Brussels sprouts, for the win

Maranello Restaurant

8936 Sunset Ave.
Fair Oaks, CA 95628

(916) 241-9365

Maranello Restaurant in Fair Oaks is named after a place, not the proprietors. Since the 1940s, the town of Maranello—near Bologna, Italy—has been home to the Ferrari, sports car of choice for one of Maranello’ co-owners, Joe Hensler.

Visits to the spacious eatery are brightened by chats with Joe’s bride, Gayle, and a brief conversation with the creative chef, Gabriel Glasier, formerly of Slocum House.

There’s a neighborhood hangout feel to Maranello. It’s not by accident that the phrase “Food and friends” finds itself on the Maranello marquee. Gayle’s effervescence adds to that quality, as does the élan of the bartender and servers Jennifer and Rachel, all of whom offer sound guidance in negotiating the newish menu—except for the fennel sausage and sirloin meatballs, so new that no one has yet given them a test run.

Back to this newish menu—there are a number of hits. First, always enjoyable is skillful use of Brussels sprouts. Brussels sprouts aren’t usually seen as the most rockin’ pairing with pork loin, but here, chef Gabe’s shredded sprouts set off the smokiness of the pork sweetly.

The pork’s presentation is also arresting, bracketed with a V of cauliflower and risotto-stuffed cannelloni. The medley of tastes ensures a very clean plate in a very short time. The word “hearty” doesn’t do this dish justice, but instead diminishes the heft of the industrial-strength short rib ravioli, which would be the perfect midwinter welcome home to a Klondike miner. The basil-sweet marinara is also a bright complement.

Someone took a wrong turn at Albuquerque on the chili pepper cod, however. Chef Gabe points out, that chili pepper cod is a type of fish, not a tongue-tingling taste. On its own, the cod kills: A crispish, tawny outside and buttery-soft inside. The 2-inch by 3-inch piece of fish is the summit of layers of braised red cabbage and a pear-and-lentil salad, allegedly enlivened by endive chutney. There’s also a sauce of preserved lemons in the mix. On paper, that sounds like the gastronomic equivalent of the big finish to a fireworks show on the Fourth, but here there’s something missing.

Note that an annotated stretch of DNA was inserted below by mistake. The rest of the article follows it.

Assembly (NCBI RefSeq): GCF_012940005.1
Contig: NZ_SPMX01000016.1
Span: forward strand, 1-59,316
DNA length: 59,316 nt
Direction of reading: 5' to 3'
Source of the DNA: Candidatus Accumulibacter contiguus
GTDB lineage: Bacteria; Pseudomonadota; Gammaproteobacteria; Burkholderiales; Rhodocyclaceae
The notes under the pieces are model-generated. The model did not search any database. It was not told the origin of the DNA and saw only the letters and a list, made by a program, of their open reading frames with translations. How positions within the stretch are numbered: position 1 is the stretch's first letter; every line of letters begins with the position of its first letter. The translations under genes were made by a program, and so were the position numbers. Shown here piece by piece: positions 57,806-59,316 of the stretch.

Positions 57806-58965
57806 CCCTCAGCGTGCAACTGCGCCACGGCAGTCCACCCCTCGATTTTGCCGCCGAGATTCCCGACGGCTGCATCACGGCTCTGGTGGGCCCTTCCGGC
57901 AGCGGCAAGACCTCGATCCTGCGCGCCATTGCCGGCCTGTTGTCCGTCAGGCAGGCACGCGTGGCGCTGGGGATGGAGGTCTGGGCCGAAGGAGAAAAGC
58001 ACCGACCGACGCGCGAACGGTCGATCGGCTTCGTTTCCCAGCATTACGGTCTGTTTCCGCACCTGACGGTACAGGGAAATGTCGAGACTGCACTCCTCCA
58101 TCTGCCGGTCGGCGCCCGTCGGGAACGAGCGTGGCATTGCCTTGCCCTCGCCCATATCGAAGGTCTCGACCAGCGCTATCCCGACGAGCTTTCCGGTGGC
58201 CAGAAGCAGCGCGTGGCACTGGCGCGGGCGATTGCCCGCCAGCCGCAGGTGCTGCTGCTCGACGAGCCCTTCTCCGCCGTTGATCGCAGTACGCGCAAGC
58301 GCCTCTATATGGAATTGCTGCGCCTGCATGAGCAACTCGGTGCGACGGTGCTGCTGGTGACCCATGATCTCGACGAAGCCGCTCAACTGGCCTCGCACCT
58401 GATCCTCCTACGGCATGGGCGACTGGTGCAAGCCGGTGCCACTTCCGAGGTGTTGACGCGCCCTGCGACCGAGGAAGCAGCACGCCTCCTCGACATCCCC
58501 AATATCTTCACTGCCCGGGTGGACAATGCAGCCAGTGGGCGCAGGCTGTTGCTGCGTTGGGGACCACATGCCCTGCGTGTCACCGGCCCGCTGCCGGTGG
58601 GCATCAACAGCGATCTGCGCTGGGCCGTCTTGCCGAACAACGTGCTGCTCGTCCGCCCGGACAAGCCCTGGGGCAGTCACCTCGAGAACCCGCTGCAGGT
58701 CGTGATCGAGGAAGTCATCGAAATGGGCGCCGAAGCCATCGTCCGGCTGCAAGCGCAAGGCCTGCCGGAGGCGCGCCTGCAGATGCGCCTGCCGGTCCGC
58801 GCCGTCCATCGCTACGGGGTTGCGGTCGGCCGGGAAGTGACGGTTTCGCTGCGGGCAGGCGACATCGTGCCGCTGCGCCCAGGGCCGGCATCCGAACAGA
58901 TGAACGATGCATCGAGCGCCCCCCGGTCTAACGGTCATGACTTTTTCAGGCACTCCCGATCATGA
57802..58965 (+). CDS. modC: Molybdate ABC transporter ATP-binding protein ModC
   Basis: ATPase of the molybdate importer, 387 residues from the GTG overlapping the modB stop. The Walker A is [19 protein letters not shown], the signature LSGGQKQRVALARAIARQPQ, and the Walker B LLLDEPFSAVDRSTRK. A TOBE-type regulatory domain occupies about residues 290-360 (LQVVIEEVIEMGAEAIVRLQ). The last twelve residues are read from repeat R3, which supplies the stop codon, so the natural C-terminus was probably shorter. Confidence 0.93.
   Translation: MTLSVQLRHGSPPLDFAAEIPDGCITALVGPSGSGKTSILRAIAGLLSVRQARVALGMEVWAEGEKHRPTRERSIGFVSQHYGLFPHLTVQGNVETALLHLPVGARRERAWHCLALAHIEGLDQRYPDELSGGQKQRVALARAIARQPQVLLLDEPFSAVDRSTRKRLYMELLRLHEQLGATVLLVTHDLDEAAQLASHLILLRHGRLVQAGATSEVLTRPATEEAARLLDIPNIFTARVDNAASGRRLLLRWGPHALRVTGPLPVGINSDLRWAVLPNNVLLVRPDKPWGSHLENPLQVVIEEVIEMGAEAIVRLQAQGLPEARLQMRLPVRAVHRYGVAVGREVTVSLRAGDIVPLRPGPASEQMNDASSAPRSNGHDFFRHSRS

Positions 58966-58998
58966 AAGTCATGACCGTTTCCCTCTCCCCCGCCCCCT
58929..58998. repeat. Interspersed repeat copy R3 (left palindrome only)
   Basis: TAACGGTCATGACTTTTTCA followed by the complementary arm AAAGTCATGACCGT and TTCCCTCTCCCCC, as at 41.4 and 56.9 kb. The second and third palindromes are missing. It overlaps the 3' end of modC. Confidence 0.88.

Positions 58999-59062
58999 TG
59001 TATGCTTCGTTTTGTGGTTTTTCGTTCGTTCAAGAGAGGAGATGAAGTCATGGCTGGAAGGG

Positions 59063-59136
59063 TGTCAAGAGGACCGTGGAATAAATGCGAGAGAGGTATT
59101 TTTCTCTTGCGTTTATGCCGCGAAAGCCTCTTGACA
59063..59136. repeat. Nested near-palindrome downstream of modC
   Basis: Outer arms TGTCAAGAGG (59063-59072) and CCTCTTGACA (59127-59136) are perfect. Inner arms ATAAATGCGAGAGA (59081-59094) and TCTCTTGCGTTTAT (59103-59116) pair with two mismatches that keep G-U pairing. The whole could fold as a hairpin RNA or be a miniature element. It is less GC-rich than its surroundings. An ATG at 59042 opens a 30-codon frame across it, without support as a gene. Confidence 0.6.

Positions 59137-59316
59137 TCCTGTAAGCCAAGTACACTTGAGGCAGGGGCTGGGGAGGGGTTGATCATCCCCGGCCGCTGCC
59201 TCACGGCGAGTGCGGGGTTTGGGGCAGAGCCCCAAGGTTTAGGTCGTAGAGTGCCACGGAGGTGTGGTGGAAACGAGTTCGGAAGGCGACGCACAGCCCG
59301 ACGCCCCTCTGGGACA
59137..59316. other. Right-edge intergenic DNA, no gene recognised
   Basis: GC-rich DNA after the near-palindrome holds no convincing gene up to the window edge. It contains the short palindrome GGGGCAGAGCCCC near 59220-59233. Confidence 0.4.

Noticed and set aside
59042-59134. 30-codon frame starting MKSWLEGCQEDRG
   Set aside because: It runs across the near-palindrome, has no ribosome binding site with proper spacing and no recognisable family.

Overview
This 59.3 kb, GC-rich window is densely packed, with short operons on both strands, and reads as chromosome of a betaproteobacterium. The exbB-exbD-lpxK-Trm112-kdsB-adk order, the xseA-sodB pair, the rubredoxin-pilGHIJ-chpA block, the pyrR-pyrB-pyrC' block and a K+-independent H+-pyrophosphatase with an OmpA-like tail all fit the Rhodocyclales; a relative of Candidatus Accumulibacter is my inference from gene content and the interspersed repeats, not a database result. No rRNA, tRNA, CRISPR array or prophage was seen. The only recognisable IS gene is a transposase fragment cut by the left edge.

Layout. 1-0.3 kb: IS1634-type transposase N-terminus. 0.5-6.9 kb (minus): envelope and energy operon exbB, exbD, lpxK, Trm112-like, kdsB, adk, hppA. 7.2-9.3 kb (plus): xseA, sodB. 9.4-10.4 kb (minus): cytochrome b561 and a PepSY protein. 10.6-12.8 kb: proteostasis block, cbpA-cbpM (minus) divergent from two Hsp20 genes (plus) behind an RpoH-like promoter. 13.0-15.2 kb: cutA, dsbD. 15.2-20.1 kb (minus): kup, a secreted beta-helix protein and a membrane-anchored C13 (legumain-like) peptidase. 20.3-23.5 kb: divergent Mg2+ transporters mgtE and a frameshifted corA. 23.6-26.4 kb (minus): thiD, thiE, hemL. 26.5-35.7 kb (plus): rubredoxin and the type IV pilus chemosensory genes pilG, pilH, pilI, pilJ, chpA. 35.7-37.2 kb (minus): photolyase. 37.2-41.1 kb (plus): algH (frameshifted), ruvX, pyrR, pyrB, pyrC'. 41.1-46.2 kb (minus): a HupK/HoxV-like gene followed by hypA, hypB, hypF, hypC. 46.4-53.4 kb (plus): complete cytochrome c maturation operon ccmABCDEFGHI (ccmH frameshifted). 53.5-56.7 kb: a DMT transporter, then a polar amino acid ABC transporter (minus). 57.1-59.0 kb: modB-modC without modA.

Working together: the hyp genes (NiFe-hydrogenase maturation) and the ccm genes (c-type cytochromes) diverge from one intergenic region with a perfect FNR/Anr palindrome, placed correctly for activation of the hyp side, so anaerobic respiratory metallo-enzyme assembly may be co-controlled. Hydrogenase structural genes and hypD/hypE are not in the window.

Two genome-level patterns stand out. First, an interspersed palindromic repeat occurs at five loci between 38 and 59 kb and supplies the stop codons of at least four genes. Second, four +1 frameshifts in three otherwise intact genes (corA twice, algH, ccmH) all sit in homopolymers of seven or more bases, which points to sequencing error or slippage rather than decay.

Something sweet? Something sour? Something. The combination of flavors is bland.

That cannot be said of the first course mussels, a Krakatoa: East of Java pile that basks in a buttery, Sargasso Sea of kale that’s studded with a linguica flotsam. Big enough to be an entree, the mussels conspire with the sausage and wine sauce to successfully strip all bitterness from the kale, allowing eager ingestion of several weeks’ worth of lush, green antioxidants.

A Russian roulette of blistered soshito peppers comprises an antipasti offering. There’s something delightfully devil-may-care knowing that, somewhere in the pile, you’re guaranteed to find several green peppers exploding with heat. Sick and twisted though it may be, there’s oodles of fun in sharing soshitos with an unsuspecting soul.

Beets, always a big hit, are an even a bigger one with some caramelized fennel thrown into the mix, as is the case in Maranello’s colorful salad. The dressing is citrusy enough, so ensuring that a candied pecan is included in each bite is a prudent investment against teetering toward the too tart. For the vegetarian, the root vegetable-centric cassoulet is sweetened with a butter wine sauce.

Suggestions for wine or beer accompaniments to plates and entrees abound. It’s difficult, on several levels, not to order Rogue Dead Guy Ale to wash down the soshitos or an Educated Guess cab with the short rib raviolis. From beginning to end and in between, Maranello is a pleasurable package of food and camaraderie that makes for a special dining experience—always at a pearl of great price.